Amazon Could Have More Robots Than Employees In Seven Years, Investor Predicts | Eastern North Carolina Now

    Publisher's Note: This post appears here courtesy of the The Daily Wire. The author of this post is Ben Zeisloft.

    Ark Invest CEO Cathie Wood predicted that Amazon could use more robots than humans by 2030.

    The portfolio manager, who makes her investment decisions based on companies she believes will create disruptive innovations, noted during an interview with CNBC that Amazon is currently increasing automation to a tremendous extent.

    "Amazon is adding about 1,000 robots a day," she remarked. "If you compare the number of robots Amazon has to the number of employees, it's about a third. And we believe that by the year 2030 Amazon can have more robots than employees."

    Wood noted that other firms will more quickly adopt automation due to its cost advantages. "We are just at the dawn of the robotics age. And I would say artificial intelligence and battery technology are all a part of that movement as well," she continued. "For every cumulative doubling in the number of robots produced, the cost declines are in the 50% to 60% range."

    Wood has nevertheless come under criticism over the past several years as her Ark Innovation ETF, which invests in disruptive companies involved with sectors such as artificial intelligence, robotics, and genomic research, remains 70% below its peak nearly two years ago. The fund recently rebounded nearly 28% after technology companies rallied on the stock market.

    Amazon employed more than 1.6 million people at the end of 2021, according to its most recent annual report. The company, which emphasizes worker productivity over other metrics, experiences excessive turnover rates in its warehouses and fulfillment centers across the country. Amazon predicted that they could run out of individuals to hire in the United States by next year, according to leaked internal research obtained by Vox, which added that executives believe increased automation and higher wages could slow the crisis.

    Amazon indeed unveiled nationwide pay increases toward the end of last year: average hourly wages for employees in customer fulfillment and transportation are slated to increase above $19.00 per hour, with employees earning between $16.00 per hour and $26.00 per hour depending on their position and location in the United States, according to a press release. Walmart unveiled similar wage hikes last month such that average pay for employees across the nation will now surpass $17.50 per hour.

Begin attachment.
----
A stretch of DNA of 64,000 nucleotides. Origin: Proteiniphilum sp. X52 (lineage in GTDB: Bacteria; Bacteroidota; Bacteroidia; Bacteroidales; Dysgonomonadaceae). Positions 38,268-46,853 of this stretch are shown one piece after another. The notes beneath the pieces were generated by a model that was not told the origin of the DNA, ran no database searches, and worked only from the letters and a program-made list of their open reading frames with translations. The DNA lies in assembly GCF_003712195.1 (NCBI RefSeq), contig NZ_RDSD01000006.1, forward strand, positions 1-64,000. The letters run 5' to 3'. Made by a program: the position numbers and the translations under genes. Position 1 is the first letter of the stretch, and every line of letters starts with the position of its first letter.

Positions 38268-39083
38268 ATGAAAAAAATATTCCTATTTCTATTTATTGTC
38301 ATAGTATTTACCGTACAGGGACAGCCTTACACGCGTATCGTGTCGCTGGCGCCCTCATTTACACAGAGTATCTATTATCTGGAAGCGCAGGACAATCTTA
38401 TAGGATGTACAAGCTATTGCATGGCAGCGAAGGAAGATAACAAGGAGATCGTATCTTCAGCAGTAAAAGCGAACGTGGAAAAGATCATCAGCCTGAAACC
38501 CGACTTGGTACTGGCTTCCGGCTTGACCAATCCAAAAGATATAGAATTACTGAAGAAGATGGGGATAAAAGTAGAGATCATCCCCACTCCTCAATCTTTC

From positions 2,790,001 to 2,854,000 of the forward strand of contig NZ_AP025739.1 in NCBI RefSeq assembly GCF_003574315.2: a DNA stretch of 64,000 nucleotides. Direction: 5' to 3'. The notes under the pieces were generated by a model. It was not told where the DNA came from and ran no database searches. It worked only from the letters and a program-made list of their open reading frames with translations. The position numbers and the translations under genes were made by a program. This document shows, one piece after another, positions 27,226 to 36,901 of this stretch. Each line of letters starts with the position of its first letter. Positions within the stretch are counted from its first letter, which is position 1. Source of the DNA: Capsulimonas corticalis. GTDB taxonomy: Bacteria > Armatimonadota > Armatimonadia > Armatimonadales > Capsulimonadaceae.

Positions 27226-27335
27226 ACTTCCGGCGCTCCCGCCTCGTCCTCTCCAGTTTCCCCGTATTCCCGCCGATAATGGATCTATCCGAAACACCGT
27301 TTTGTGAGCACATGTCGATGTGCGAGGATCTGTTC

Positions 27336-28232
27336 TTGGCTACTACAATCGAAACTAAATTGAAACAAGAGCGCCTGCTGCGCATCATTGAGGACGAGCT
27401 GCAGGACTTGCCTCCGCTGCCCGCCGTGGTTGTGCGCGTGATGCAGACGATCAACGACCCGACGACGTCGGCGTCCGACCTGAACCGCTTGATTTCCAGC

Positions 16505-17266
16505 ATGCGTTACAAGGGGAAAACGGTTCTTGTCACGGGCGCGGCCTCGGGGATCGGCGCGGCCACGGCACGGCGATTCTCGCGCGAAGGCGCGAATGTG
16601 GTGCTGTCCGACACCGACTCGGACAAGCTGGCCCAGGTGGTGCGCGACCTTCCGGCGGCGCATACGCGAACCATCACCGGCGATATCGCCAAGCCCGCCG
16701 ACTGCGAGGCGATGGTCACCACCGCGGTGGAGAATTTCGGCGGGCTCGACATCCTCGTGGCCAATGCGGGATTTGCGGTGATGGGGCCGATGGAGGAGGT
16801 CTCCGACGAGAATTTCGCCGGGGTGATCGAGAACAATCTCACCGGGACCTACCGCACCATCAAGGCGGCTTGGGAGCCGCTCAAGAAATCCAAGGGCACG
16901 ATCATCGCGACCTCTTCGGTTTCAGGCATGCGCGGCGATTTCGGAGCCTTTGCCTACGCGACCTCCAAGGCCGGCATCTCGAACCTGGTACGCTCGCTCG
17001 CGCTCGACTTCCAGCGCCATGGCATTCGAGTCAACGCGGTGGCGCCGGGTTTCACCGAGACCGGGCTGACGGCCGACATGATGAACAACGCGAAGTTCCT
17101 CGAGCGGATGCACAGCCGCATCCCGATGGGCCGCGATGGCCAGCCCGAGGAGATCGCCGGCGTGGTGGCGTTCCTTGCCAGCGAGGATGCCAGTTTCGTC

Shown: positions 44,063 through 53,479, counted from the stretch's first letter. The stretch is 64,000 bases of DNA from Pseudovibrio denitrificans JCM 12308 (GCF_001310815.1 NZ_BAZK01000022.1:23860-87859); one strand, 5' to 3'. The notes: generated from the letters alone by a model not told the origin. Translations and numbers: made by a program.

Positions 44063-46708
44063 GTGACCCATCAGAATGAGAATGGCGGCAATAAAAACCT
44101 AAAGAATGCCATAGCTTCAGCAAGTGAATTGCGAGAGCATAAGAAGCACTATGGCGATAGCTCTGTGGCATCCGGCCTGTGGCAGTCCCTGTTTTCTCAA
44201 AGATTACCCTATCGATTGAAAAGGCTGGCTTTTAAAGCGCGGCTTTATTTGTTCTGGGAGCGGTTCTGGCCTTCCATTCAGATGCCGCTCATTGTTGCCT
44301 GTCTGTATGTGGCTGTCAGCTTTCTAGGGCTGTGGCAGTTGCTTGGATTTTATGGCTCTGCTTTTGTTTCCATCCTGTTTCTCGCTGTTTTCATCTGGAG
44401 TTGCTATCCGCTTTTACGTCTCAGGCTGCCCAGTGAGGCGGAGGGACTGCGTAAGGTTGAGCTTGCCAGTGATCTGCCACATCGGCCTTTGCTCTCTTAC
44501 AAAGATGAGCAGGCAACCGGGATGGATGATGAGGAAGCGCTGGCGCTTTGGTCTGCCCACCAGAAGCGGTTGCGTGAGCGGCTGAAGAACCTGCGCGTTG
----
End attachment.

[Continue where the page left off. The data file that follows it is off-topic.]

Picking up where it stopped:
The phenomenon comes as private and public sector employers struggle to fill positions. There exist roughly 10.5 million job openings and 5.7 million unemployed individuals across the economy, according to a report from the Bureau of Labor Statistics, reflecting a constrained labor market that has worsened inflationary pressures as firms increase compensation.

    Other companies that rely upon unskilled labor have likewise moved to automate their operations as the worker shortages disadvantage employers in the job market. McDonald's recently created a test restaurant in Texas in which customers can use kiosks and a mobile app to grab their orders from a conveyor belt rather than interacting with customer-facing staff, while Chipotle tested a robotic tortilla chip maker in a California location.

    The higher pay and increased automation comes as state and federal lawmakers call for higher minimum wages. Amazon supported recent proposals to raise the national minimum wage above $15.00 per hour, causing some commentators to note that the move would most likely harm small businesses with which Amazon competes for employees.

    Discussions surrounding technological unemployment over the past several decades have centered around blue-collar workers losing their jobs to automation. However, the widespread adoption of ChatGPT, an artificial intelligence language processing tool that can debug code or write emails in a matter of seconds, has led some to conclude that many white-collar professions could also be rendered obsolete.
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